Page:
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All marketing is content, but is all content marketing?

All marketing is content, but is all content marketing?

Many well known names in the marketing space have been touting the phrase "All marketing is content". Yes of course all marketing is content. It always has been.

What are TV commercials made of if not content? And billboards? Put bluntly it's a pretty stupid phrase, and one that has little relevance for the future of how we approach marketing.

The more important question we should be asking at this juncture is "Is all content marketing?".

When it comes to the world of marketing very little is sacrosanct, and the proliferation of native ads is now blurring the line between publishing content and advertising.

There used to be clear delineation on how different types of content were used across a business, but now all of these formats are blending - and it's due to several changes in the marketing landscape.


Never one to turn down a new channel opportunity marketers have been leveraging 'inbound marketing' over the past few years. Those that once waved the 'Digital Advertising' flags are now pushing clients to create inbound marketing strategies and sites designed to leverage content. 

Ad Blockers

Another very simple reason why so many marketers are looking for new avenues like native advertising, is due to the increase in ad blocker usage. Whilst the overall effectiveness of online ads appears to be reasonably stable, the reality is that with 67% of millennials using an ad blocker the market for online ads is growing narrower.

In comparison the same millennials spend approx. 2 hours per day consuming content on their mobile device alone.

One of the most popular forms of blended advertising right now is 'Native Advertising', which is also known as sponsored content.

Buzzfeed was one of the first platforms to bring this forms of advertising in, and now 80% of publishing platforms online offer this as a service. This channel is very hot right now and many marketers are jumping in with both feet, but the real thing we should be asking ourselves is - is this going to make anything better?

Currently only 5% of branded content online accounts for 90% of all engagement.

This means that 95% of branded content online is either rubbish that no-one wants to read, or just isn't being distributed in ways that readers can even find it.

So while there are two very different issues at play here the common factor is the simple fact that there is so much content online right now, that breaking through all of the white noise to grab audience attention can be incredibly difficult to do.

Are we abusing the content channel?

So why is this such an issue? Is it because of all of the new 'inbound marketers' churning out branded content like there's no tomorrow? Is it simply a lack of education in the marketing sector as to what a value piece of content entails? 

Or is it the readers fault for showing interest in click-bait titles such as "The 5 steps I used to make $20 trillion dollars in 7 days!" which self-perpetuates screeds of similar articles into the online sphere?

Are we getting lazy with creating content for marketing purposes?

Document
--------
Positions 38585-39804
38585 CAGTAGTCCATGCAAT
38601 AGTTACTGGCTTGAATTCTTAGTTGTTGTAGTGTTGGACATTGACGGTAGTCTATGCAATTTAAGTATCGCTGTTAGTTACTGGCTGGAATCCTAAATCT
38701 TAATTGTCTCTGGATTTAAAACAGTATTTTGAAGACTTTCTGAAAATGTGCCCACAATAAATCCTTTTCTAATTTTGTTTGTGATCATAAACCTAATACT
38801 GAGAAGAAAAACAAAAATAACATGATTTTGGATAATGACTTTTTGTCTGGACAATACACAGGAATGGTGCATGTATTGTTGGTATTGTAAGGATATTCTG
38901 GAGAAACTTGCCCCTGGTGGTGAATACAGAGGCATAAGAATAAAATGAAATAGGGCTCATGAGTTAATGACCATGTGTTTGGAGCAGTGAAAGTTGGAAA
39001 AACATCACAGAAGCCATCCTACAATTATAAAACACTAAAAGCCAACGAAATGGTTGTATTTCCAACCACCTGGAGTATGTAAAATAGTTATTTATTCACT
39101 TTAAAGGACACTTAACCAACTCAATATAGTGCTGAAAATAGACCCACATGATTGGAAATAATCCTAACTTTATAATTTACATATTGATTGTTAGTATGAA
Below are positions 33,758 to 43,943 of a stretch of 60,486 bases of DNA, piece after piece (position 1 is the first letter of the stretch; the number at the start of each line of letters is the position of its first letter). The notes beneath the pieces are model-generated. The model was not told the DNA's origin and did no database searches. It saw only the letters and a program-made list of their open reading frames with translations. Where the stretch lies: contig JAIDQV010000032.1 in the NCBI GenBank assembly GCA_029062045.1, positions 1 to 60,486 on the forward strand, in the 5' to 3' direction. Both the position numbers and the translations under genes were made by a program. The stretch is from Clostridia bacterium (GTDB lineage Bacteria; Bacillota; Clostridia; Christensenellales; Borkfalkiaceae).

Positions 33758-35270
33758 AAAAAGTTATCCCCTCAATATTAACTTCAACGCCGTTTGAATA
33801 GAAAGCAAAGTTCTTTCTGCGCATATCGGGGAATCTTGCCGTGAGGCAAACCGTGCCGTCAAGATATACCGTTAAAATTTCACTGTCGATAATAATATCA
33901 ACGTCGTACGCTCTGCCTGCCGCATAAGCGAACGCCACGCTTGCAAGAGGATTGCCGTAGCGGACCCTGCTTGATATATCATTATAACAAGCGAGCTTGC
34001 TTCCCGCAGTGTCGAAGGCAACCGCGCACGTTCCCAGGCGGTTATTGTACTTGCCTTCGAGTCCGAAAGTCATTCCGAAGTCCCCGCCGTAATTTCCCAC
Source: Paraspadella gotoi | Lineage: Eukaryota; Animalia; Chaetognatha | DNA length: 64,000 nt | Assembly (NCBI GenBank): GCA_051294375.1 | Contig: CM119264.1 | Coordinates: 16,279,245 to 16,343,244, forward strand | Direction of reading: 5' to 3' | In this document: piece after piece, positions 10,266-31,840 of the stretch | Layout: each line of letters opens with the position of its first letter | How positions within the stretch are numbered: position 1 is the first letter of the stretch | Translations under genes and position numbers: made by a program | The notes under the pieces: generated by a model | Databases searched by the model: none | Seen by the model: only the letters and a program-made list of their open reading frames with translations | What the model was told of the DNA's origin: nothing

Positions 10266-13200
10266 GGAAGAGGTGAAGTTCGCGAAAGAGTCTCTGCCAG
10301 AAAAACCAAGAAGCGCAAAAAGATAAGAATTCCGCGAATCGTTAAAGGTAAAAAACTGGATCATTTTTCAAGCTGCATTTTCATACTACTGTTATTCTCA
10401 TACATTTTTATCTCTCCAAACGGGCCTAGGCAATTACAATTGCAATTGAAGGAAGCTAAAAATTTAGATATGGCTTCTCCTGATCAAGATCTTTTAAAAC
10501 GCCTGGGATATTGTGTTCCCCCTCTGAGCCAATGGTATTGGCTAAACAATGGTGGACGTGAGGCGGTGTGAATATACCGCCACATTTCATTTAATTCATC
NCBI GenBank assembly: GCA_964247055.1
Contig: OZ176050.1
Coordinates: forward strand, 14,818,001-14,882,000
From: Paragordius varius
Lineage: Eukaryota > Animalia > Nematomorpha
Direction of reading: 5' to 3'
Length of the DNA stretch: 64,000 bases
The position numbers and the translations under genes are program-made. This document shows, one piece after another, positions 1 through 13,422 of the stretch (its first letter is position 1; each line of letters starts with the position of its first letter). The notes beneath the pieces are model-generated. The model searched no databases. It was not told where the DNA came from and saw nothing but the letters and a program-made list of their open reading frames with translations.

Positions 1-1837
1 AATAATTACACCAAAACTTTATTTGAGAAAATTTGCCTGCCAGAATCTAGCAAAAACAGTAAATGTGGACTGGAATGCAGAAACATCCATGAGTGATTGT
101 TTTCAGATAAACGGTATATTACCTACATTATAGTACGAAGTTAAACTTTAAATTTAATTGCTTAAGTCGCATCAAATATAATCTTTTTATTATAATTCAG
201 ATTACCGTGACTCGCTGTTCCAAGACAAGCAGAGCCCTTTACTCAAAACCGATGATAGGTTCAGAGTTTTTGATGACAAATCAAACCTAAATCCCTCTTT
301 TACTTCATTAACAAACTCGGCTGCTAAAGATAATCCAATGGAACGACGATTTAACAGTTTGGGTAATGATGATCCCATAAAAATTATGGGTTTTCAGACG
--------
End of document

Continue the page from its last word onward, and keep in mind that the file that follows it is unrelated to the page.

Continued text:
Has the hunt for data points simply overtaken our creativity and the joy in crafting something beautiful and delightful for the user? 

As marketers we have a bad tendency to find a new channel that works and then simply throw everything we have at it until our market gets pissed off and moves on. This is why ad blockers were created in the first place, let's be honest.

Are we creating a rod for our own backs in the form of native advertising? Is the inbound marketing dream going to destroy content marketing? Are publishers simply going to turn into advertising content spouts?

It's all about the value.

As long as we focus on providing real honest-to-god value to our audience, content marketing should remain a viable and worthwhile channel to reach our online markets.

It's the value that currently suffers in regards to content creation, and is being driven by the "all content is marketing" mindset.

Most businesses approach to content marketing has no documented strategy, just a broad 'spray and pray' approach bombarded with CTA's, banner ads, pointed sales chat and of course gated content to drive lead capture.

Google’s CEO, Eric Schmidt, is now famous for having said,

Every two days now we create as much information as we did from the dawn of civilization up until 2003.

Don't get my wrong, the spray and pray approach can yield some traction - just like any marketing campaign.

But dedicated content marketing and publishing strategies, focused on providing real value to an audience, proves that a structured approach (devoid of sales jargon and CTA's) can build a strong and loyal audience that will stay true to that brand for many years to come.

We need to start with the content and the value. Then we can look at using advertising as a means to distribute or promote that content. Be it to an existing audience, or to attract new eyeballs.

Make the content the core and the rest of your marketing activities simply fall into line; social ads, boosted content, native ads, social media, SEO and so forth.

So while not all content is marketing, all content should be value.

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